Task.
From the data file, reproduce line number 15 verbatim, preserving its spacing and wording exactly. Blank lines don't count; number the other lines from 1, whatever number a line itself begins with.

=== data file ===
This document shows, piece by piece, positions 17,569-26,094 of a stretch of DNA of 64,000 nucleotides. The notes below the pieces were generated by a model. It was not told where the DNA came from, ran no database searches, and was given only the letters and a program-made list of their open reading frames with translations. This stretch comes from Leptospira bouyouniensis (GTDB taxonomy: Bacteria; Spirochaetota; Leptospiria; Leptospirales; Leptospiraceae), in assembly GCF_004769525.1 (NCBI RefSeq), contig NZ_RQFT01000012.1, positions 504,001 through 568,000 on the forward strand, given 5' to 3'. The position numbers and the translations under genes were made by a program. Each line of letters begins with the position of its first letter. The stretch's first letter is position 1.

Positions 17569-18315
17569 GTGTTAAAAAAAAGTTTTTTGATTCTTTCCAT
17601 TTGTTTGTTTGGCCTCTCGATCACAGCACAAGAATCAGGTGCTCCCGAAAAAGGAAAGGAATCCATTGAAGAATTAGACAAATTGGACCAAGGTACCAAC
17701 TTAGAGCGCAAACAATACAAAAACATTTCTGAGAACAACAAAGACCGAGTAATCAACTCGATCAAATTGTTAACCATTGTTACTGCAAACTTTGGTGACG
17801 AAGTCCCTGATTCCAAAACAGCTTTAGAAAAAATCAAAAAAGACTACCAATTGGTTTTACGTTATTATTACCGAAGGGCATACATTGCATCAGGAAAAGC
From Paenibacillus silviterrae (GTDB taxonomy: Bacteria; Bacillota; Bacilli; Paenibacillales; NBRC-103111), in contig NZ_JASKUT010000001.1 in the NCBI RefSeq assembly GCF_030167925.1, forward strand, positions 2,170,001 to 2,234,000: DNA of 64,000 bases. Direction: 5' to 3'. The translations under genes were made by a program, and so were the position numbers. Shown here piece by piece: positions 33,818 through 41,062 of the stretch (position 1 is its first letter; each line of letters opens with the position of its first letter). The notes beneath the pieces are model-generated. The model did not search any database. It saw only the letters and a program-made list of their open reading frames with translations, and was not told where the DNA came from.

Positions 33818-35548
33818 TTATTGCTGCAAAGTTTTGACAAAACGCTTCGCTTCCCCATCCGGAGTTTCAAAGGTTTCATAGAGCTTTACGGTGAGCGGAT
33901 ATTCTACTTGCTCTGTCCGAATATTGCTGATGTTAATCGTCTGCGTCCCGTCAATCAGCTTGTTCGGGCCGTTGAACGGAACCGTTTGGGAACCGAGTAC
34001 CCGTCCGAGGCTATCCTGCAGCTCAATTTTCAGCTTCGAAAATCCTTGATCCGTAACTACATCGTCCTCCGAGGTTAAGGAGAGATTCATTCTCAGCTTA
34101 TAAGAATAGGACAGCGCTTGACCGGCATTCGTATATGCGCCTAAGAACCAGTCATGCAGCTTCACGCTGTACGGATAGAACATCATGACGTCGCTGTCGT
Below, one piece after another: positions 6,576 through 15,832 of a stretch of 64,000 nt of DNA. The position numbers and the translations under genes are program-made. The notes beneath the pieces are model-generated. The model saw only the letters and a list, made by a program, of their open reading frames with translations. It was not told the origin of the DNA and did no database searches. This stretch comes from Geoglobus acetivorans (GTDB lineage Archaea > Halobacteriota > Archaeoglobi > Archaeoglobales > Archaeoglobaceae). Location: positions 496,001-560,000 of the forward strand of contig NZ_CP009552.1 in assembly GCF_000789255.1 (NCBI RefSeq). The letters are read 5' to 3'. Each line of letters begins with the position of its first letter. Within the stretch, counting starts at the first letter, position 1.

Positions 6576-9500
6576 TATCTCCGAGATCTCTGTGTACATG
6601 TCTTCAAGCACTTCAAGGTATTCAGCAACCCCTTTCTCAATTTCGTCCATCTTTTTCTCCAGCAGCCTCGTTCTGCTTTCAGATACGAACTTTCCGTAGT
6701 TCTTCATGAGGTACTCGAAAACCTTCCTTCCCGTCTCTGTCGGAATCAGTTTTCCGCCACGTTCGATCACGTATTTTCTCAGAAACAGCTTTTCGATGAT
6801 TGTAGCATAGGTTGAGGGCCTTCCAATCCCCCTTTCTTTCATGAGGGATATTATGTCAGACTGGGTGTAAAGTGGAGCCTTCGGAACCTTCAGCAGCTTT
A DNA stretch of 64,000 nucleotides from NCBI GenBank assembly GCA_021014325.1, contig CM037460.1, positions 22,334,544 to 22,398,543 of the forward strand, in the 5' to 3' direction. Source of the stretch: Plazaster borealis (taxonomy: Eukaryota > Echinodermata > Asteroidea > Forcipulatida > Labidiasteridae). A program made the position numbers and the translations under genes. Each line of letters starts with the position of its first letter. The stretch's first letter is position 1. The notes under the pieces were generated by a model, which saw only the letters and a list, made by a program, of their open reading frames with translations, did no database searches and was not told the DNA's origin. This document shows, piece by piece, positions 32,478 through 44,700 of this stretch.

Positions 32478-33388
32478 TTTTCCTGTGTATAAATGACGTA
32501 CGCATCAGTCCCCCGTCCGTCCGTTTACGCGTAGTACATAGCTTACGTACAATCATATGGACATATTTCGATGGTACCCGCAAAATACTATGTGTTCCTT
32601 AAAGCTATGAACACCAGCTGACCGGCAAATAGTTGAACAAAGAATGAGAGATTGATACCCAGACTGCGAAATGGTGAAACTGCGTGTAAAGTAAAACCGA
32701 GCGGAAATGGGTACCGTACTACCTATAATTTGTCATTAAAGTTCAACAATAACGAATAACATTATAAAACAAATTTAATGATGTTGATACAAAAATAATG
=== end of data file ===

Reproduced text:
6576 TATCTCCGAGATCTCTGTGTACATG